“We are against the Muslim Brotherhood,” protester Ramez Mossed told the Washington Free Beacon. “He [Obama] supports the Muslim Brotherhood. He has a big hand in Egypt and the mess in Egypt. We’re trying to tell him, ‘Don’t support the terrorists. Please be fair.’”

Meanwhile, a petition started by the American Center for Law and Justice (ACLJ), a Washington, DC-based public interest Christian law firm, calls on Obama to condition American aid to Egypt on the protection of Christians.

“It’s time to take sides—for religious freedom and against the Muslim Brotherhood. Comply with human rights requirements. American aid must be conditioned on the protection of Christians, and it must be used to oppose our jihadist enemy, the Muslim Brotherhood,” the petition reads.

As of Aug. 22, the petition had garnered roughly 41,000 signatures.

A Coup by Any Other Name Allows US Aid to Continue

Monday, July 8th, 2013

The fact that the White House has decided to continue providing aid to Egypt, despite what has taken place in that country over the past week, is big, big news.

The White House Spokesperson, Jay Carney, with his frequent invocation of the delay weapon known as calling a sticky situation “complicated,” made clear to reporters that the administration will take its time reviewing the matter before making any  final decision on U.S. aid to post-Morsi Egypt.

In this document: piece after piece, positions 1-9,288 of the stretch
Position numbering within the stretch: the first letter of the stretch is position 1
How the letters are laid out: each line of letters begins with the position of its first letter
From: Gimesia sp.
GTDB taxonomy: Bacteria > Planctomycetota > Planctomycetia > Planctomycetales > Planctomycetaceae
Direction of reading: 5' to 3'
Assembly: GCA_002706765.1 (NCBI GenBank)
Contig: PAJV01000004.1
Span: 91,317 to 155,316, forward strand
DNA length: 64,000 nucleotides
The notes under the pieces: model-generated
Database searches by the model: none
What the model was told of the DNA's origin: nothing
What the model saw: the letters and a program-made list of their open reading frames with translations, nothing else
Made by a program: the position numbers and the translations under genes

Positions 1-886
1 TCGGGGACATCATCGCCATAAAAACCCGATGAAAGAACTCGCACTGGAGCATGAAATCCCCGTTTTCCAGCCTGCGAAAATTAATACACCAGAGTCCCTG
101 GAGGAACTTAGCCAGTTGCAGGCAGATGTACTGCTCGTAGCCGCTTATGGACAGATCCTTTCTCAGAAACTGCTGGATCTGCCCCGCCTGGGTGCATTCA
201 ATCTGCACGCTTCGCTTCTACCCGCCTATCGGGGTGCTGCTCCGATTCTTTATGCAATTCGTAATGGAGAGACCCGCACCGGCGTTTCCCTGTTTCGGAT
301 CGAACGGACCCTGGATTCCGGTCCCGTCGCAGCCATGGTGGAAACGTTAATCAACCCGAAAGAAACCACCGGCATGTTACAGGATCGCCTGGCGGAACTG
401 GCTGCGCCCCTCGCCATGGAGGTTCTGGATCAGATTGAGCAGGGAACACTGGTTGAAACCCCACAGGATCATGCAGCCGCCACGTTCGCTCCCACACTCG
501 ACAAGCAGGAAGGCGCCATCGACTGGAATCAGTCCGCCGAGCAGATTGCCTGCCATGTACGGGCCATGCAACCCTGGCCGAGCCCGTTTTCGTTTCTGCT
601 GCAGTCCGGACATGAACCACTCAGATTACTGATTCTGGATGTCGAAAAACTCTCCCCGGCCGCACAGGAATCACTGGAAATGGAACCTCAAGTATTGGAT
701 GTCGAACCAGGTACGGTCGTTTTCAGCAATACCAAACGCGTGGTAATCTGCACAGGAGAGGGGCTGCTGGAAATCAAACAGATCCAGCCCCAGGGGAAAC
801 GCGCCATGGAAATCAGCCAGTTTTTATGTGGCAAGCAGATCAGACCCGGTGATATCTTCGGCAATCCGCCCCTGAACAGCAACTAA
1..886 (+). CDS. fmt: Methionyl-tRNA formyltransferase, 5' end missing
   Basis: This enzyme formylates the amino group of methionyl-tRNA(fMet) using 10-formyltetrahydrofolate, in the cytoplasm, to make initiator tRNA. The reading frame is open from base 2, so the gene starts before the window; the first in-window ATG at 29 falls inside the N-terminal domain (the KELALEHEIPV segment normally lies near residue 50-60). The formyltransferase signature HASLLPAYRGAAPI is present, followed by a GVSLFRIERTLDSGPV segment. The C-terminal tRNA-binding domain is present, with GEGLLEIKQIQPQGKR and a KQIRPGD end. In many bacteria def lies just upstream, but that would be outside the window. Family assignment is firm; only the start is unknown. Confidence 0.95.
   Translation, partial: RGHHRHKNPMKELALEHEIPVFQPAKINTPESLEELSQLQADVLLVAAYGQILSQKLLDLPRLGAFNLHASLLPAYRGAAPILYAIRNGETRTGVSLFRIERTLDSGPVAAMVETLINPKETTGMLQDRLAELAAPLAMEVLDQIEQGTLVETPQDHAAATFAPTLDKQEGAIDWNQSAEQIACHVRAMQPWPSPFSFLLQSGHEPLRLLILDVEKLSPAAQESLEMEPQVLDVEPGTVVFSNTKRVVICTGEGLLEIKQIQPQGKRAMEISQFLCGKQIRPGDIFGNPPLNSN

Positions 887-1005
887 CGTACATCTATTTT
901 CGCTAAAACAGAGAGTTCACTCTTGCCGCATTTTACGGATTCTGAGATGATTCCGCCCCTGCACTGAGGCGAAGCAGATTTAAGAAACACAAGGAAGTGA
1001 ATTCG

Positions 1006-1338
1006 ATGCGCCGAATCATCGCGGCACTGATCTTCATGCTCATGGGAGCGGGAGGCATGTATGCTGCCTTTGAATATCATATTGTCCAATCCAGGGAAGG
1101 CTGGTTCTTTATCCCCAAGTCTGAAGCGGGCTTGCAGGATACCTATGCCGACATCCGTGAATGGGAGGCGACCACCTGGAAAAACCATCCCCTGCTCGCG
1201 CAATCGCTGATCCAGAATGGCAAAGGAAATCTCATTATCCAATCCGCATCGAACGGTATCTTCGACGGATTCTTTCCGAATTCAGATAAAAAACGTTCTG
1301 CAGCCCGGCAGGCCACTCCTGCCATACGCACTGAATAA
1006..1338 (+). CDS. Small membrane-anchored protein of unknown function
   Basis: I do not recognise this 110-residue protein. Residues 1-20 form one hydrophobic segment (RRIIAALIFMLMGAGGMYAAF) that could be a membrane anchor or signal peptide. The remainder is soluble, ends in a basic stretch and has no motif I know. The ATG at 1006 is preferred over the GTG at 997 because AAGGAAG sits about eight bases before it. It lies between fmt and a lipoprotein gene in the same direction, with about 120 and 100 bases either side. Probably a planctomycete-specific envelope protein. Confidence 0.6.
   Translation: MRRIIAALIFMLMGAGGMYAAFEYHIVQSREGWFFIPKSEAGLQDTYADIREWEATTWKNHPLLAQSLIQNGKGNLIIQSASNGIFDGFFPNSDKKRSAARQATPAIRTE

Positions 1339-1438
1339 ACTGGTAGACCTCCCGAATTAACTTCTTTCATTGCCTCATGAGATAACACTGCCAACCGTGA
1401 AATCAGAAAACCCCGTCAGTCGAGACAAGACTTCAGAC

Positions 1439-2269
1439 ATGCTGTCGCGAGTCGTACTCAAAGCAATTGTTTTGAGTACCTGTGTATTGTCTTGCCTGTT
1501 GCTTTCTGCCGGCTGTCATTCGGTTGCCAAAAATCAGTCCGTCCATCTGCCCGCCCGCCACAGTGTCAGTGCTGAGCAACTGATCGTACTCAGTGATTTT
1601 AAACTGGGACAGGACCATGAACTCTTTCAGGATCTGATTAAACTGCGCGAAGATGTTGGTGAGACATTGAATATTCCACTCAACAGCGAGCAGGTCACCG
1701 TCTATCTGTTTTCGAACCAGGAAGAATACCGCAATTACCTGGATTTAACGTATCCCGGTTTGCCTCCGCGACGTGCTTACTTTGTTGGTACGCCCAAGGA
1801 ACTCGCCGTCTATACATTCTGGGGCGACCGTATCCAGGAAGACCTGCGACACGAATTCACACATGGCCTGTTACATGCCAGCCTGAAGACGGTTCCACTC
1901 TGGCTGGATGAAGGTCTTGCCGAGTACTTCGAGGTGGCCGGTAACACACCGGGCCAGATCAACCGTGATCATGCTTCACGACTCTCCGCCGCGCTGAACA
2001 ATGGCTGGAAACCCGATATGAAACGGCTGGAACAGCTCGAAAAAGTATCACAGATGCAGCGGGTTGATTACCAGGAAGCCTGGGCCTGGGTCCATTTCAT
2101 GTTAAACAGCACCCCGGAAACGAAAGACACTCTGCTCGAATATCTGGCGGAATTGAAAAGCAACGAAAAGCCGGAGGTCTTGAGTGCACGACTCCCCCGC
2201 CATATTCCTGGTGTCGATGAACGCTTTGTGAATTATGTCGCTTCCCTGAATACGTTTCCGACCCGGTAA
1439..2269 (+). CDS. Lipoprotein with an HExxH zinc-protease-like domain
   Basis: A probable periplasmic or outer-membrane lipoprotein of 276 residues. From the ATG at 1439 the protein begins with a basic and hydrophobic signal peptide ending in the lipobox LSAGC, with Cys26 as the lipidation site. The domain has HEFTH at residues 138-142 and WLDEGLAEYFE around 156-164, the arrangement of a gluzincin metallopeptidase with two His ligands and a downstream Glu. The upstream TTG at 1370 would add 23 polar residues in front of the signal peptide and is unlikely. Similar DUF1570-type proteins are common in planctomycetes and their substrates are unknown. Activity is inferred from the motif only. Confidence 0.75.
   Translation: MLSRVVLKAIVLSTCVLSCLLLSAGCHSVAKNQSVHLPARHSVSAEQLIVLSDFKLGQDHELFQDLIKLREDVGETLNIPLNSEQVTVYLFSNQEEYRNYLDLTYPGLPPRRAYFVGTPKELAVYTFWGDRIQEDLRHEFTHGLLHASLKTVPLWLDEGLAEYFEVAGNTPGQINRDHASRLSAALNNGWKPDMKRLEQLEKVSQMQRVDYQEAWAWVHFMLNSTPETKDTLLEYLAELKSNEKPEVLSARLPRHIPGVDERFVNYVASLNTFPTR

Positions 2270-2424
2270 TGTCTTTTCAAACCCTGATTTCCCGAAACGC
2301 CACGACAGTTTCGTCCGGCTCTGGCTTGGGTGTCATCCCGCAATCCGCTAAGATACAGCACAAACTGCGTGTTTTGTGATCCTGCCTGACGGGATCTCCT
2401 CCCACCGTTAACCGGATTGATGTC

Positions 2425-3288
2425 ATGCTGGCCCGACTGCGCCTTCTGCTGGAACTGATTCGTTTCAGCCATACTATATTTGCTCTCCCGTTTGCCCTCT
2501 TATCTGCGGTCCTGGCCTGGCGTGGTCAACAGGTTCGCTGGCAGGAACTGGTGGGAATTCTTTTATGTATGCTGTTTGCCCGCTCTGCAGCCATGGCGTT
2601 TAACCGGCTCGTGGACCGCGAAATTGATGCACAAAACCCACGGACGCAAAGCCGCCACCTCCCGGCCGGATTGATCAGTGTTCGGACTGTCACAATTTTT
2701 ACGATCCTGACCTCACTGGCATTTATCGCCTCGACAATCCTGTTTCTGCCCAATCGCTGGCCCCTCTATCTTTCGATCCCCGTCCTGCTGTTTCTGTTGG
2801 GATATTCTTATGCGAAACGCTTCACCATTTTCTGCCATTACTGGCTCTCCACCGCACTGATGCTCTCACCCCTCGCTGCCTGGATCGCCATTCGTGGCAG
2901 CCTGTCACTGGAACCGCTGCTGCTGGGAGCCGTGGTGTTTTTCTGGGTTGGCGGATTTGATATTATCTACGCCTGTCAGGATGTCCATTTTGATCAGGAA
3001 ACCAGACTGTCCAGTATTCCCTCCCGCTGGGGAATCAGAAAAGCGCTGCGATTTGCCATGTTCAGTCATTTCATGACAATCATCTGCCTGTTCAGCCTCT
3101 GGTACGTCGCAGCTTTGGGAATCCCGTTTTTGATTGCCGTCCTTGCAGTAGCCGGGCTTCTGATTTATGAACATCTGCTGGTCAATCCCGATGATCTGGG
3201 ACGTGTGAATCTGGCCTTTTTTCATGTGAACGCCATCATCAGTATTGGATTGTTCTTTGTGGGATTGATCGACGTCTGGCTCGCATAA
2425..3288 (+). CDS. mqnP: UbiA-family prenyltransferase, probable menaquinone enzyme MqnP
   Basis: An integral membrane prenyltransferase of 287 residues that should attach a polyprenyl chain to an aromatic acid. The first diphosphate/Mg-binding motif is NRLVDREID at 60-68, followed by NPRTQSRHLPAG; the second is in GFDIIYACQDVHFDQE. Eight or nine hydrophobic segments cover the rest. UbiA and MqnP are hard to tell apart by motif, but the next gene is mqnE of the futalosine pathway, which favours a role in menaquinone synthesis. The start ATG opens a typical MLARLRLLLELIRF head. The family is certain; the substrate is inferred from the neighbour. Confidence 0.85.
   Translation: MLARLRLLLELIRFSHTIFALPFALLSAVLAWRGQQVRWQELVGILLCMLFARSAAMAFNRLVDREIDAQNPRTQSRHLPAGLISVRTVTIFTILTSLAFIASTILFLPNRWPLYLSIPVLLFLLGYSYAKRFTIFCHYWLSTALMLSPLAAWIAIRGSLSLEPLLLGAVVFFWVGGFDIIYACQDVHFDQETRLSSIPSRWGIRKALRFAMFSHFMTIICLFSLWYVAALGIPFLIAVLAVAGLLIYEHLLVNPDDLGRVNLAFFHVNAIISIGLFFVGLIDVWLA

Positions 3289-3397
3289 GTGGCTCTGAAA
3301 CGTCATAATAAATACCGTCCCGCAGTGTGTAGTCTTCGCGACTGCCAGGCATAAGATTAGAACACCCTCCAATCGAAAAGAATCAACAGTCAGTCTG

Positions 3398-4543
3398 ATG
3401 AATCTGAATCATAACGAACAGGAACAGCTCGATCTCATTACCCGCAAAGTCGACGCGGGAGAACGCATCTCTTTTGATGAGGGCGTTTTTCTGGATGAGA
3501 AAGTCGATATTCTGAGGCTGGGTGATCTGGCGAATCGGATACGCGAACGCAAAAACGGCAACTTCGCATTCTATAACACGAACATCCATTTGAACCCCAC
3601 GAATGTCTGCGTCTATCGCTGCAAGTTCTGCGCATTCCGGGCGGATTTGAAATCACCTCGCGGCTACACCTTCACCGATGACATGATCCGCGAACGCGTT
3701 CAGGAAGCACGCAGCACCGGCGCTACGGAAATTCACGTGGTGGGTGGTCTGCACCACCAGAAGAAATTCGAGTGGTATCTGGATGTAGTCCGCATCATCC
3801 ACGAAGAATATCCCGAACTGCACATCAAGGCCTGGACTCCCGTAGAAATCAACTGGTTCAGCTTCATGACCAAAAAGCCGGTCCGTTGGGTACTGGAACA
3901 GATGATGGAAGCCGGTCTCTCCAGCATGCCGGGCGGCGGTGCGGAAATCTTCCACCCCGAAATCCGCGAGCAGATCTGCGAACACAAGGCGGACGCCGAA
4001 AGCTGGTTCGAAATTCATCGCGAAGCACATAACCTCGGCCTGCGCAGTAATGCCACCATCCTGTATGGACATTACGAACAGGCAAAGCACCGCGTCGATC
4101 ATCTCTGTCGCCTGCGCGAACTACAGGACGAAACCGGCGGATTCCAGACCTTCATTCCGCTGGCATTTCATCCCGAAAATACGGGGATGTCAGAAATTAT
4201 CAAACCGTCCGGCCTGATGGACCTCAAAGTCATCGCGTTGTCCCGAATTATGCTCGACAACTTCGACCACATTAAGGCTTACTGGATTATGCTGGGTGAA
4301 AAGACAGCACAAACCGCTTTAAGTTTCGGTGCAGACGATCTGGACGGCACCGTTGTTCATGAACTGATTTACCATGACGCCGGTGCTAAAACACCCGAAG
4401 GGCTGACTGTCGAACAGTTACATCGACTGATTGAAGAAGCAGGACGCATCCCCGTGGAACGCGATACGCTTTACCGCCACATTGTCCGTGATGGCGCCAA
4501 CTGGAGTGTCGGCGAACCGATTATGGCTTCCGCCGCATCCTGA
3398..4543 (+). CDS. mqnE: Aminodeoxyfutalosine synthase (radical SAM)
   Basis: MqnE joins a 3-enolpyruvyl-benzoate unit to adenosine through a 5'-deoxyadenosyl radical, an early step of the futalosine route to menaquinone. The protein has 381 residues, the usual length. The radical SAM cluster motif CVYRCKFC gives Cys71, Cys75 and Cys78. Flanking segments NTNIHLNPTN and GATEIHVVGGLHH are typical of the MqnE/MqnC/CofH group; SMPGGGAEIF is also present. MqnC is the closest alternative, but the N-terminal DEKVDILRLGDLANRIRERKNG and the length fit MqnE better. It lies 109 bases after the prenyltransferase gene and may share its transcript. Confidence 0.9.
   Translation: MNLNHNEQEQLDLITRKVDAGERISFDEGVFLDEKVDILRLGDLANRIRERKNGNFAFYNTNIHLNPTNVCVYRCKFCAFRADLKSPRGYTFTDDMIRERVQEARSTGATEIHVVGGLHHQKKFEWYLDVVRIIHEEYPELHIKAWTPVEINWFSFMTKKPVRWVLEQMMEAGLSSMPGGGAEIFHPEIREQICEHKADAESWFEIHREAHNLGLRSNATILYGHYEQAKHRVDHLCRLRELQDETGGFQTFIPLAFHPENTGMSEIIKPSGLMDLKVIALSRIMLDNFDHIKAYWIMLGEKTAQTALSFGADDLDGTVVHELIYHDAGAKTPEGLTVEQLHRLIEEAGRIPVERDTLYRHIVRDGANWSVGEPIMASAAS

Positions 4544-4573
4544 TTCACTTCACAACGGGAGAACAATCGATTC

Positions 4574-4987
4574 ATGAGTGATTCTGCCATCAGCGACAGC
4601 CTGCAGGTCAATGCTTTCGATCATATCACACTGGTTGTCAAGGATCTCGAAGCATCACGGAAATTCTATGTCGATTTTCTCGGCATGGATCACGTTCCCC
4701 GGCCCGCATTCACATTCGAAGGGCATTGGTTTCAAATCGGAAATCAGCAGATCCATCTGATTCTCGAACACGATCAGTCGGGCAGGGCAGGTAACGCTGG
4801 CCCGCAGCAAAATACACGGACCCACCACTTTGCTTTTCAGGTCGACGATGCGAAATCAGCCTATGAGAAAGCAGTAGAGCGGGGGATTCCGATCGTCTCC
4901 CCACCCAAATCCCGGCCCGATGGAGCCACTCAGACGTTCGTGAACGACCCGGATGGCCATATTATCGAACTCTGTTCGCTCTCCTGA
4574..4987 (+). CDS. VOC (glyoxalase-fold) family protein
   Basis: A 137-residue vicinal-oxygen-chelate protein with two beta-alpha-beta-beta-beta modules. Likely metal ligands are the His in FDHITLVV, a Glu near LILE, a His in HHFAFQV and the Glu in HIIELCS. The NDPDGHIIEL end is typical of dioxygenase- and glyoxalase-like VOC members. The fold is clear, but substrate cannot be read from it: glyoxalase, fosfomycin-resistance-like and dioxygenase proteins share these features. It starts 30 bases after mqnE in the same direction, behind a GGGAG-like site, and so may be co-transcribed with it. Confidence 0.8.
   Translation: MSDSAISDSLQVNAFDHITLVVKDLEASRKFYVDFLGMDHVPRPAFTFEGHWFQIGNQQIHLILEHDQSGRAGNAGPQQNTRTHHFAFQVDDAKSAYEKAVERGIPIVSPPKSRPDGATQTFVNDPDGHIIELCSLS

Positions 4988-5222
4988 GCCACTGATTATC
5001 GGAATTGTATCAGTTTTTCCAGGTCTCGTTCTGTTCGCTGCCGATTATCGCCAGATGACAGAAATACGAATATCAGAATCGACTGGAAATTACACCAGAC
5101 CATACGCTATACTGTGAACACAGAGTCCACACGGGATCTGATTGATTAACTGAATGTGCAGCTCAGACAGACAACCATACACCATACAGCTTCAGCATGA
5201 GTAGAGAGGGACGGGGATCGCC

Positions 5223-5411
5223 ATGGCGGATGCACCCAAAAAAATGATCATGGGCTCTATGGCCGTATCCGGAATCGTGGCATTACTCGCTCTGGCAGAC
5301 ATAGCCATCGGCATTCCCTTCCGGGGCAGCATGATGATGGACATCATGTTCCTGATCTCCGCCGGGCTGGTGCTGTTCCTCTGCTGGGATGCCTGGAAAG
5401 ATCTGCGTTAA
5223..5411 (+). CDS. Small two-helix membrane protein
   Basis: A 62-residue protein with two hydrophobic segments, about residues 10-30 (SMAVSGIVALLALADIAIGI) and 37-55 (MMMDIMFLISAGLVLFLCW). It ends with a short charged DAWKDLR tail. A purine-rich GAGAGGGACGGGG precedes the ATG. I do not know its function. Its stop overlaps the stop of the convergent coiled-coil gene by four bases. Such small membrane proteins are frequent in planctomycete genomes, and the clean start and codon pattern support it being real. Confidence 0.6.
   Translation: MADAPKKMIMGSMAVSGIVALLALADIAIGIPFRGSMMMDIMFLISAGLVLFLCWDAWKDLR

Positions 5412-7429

“I think it would not be in the best interest of the United States to immediately change our assistance programs,” Carney said.

Why is this big news?

Because the overthrow of the Egyptian regime headed by former President Mohamed Morsi is, technically speaking, a coup.  What happened was a coup backed and initiated by mass support for Morsi’s overthrow – technically called a “democratic coup,” but a coup is the correct term, nonetheless.

That matters, because the United States is forbidden, by law, to provide aid to governments which assume power through a coup.

And there are those who immediately pointed out the dangers of supporting any government which takes power as the result of a coup.  Most famously, perhaps, was Senator John McCain (R-AZ).

“Reluctantly, I believe that we have to suspend aid until such time as there is a new constitution and a free and fair election,” McCain said on CBS’s “Face The Nation.”

Other U.S. politicians in leadership positions refused to join McCain in his call to suspend aid, some by refusing to call the ouster of Morsi a “coup,” while others simply refused to address the pertinent legal issue and instead preferred to focus – understandably, if not responsibly – on what would most promote U.S. interests in Egypt: stability.

Egypt’s Ambassador to the U.S., Mohamed Tawfik, consistently insists that the ouster of Morsi – his own boss until just days ago – does not amount to a coup.

In a National Public Radio interview with Tawfik from July 5, the interviewer attempts to corner the ambassador, forcing him to admit that Morsi’s overthrow was a military coup that renders whatever comes next as illegitimate, Tawfik is resolute.  The interviewer paints the Muslim Brotherhood as if it were a benign political organization which has now been thwarted after dutifully following all the rules.